Currently viewing the tag: "Sue Clabaugh"

by Sue E. Clabaugh

My Grandmother used to have a quilt that she would wrap me in.

She told me it was hers now and made by folks back when.

Said it was all made out of remnants and each and every patch

meant something to someone that nobody else could match.

Some patches were cut from feed bags that they got from the mill,

And some were old velvet with little golden frills.

Each patch was sewn with thread of the sewer’s heart

That nothing in the whole wide world could ever tear them apart.

I always felt that I was loved as my fingers felt the cloth

What a memory for me to keep –

Something that can’t be bought.

Years later I walked into the old back room

Where the children always played.

And there were remnants of the past

From how they spent their days.

The old blue cart that pushed the things that they had bought

The old green doll carriage that one was proud she got.

And over in the corner – the big stuffed bear, with just one eye,

When he was so much younger,

he really was some guy.

The little yellow cradle handmade by Uncle Bill

Was just as sturdy as when he made it from remnants from the mill.

And in another corner laid a raggedy old quilt,

It had been used for such a long time

But loved by many still.

It was used for picnics, and dolly’s little bed

Where many times while playing – they would lay their little heads.

How would that pretty quilt from so many years ago,

Know just how much joy it would bring

To children while they grow.

I cried when my eyes saw it lying there and I remembered Granny’s words

That I now share –“it was all made out of remnants” were the words she said.

Oh, what I’d give to be wrapped up in that old quilt

And rocked by my Granny again,

To feel the love from those old remnants

That were some things that were just left over

And put together – something that can’t be bought.

Families can pass along many traits through the generations. Eye color, facial structure, even a propensity to bear twins. Unfortunately, they can also pass along diseases.

Sue Clabaugh’s family has been in the Thurmont area for hundreds of years. One line of her family tree goes back to John Jost of Wittgenstein, Germany. It is through his line that a genetic disorder called hATTR amyloidosis has been passed. It is also known as “Eigenbrode Disease,” named for descendants of Jost, who are also part of Clabaugh’s family tree. It is a mutation in the transthyretin gene that causes misfolded proteins that accumulate in tissues around the nerves, gastrointestinal tract, and heart. There is no known cure.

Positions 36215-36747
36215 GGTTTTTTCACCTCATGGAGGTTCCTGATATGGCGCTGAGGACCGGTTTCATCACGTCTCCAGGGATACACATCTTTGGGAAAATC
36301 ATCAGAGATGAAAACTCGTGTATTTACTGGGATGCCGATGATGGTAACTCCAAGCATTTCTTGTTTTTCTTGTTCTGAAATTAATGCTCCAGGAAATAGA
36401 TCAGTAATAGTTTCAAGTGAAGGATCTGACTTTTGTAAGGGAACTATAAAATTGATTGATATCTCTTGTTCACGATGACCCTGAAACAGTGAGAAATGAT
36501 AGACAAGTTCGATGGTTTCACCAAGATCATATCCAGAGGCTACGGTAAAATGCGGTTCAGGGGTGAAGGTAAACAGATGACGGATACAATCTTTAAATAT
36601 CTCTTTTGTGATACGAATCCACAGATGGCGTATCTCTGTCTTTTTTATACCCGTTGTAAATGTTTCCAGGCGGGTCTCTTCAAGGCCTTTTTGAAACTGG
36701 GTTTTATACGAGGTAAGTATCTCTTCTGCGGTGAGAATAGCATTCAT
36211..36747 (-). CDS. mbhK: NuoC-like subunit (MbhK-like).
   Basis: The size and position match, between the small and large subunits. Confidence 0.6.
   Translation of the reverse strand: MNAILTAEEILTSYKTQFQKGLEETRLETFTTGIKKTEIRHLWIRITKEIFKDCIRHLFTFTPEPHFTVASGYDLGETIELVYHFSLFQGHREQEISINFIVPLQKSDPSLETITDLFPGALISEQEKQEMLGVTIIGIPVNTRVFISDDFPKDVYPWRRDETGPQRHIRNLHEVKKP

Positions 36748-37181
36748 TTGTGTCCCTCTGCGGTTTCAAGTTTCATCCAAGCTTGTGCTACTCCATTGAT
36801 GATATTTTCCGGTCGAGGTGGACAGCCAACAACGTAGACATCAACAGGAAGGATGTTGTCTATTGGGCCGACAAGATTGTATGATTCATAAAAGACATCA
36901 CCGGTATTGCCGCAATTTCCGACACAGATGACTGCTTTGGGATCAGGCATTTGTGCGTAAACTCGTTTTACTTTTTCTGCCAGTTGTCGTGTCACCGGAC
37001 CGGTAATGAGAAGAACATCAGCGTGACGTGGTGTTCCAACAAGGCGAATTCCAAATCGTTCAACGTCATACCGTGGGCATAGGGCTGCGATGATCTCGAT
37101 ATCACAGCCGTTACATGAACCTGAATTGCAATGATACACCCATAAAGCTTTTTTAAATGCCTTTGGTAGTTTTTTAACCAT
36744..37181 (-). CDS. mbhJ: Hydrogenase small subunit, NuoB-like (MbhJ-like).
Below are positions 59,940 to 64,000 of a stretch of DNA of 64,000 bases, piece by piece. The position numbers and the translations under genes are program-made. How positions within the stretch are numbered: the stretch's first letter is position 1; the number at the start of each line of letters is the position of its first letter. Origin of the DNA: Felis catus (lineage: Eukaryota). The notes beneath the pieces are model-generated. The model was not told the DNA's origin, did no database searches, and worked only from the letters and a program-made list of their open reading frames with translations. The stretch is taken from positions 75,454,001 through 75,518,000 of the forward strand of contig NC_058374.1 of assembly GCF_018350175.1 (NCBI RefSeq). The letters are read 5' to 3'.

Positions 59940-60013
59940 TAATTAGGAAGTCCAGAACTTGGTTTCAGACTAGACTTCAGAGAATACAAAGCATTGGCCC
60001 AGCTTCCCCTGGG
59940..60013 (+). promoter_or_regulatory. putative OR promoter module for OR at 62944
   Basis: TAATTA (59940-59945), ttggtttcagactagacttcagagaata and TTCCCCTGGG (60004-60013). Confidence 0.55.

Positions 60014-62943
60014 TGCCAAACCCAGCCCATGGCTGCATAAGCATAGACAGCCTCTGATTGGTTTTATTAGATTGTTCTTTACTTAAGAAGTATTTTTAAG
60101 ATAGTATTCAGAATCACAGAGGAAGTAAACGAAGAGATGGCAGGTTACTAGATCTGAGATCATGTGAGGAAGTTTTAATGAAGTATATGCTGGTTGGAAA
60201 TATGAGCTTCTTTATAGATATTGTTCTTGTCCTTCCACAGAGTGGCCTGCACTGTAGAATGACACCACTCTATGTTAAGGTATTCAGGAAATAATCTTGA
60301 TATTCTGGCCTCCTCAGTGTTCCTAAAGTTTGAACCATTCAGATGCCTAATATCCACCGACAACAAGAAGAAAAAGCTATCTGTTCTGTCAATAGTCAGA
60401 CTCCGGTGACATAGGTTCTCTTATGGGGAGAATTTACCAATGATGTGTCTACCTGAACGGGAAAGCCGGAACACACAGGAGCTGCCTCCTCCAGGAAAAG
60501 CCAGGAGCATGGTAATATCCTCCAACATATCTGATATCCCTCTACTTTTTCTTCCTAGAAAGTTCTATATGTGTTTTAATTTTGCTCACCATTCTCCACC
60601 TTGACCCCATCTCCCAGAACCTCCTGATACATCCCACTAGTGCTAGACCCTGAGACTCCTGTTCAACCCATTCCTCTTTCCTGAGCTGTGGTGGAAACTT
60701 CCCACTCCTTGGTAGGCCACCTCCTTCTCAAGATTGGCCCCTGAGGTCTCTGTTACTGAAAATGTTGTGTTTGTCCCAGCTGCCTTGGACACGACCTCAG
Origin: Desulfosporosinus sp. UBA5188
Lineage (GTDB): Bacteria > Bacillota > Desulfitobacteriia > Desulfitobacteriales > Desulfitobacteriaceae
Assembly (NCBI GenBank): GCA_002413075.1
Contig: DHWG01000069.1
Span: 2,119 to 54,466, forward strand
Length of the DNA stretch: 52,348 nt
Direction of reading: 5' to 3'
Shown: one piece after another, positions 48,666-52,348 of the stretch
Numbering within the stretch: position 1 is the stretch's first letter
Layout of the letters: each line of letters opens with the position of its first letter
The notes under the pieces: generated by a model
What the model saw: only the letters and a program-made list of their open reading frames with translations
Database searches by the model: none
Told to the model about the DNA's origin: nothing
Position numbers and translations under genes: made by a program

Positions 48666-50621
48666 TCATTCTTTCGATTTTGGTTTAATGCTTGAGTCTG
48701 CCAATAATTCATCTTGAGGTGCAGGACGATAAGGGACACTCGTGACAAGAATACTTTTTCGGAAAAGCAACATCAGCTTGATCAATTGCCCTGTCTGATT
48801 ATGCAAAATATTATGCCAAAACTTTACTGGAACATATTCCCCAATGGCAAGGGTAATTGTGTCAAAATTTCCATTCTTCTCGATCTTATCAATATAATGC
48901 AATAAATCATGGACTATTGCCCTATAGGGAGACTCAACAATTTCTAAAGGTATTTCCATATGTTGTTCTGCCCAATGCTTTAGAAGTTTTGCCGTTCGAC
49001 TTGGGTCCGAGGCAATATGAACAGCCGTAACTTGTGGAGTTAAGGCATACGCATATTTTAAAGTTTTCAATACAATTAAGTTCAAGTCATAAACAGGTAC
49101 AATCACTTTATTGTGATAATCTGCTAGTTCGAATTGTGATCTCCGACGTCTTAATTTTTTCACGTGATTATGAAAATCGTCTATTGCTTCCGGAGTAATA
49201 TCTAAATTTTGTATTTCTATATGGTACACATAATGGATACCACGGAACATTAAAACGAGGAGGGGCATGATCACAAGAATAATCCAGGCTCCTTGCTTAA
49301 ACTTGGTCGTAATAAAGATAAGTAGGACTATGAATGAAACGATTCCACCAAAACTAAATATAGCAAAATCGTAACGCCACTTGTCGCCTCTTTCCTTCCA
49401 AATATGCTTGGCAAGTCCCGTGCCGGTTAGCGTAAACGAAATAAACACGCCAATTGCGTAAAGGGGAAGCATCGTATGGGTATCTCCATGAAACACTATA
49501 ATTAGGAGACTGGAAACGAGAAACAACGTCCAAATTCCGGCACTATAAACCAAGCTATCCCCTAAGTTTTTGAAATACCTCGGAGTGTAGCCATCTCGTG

“Many people, including doctors, have never heard of it or ignore it,” Clabaugh said. “I know I have a lot of relatives in areas who don’t know testing is free.”

She was diagnosed with the disease only seven months ago at age seventy-three. “It started with a horrible burning in my feet. Then I would get sharp pains at night that would go up my legs.”

The symptoms vary from person to person, but once they appear, they generally continue growing worse. Although it tends to strike senior citizens, Clabaugh has met people as young as thirty with the disease.

Her brother, Bill Eyler, was diagnosed five years ago. “Now he’s sixty-eight and in leg braces because he has no feeling in his legs,” Clabaugh said.

While there are some treatments available, they aren’t always effective. Once Clabaugh realized what the disease was, she remembered seeing family members at family reunions as a child. She thought even then that a lot of them had trouble walking or were in wheelchairs.

“I had no idea that it was amyloidosis until I became a nurse,” she said. “Even then, I never thought I would be on that list.”

Her father died at age fifty-six. “He used to have to change gears with one hand and push with the other because he had no feeling in his fingers,” Clabaugh said. Because the disease isn’t common, it is often misdiagnosed as neuropathy or lime disease. However, Clabaugh urges anyone in Central Maryland with those symptoms to be tested for hATTR amyloidosis. Some of the family names that have members with amyloidosis include Smith, Boyle, Munshouer, Martin, Fitz, Scott, and Eyler. The testing is free, and you can find out more information at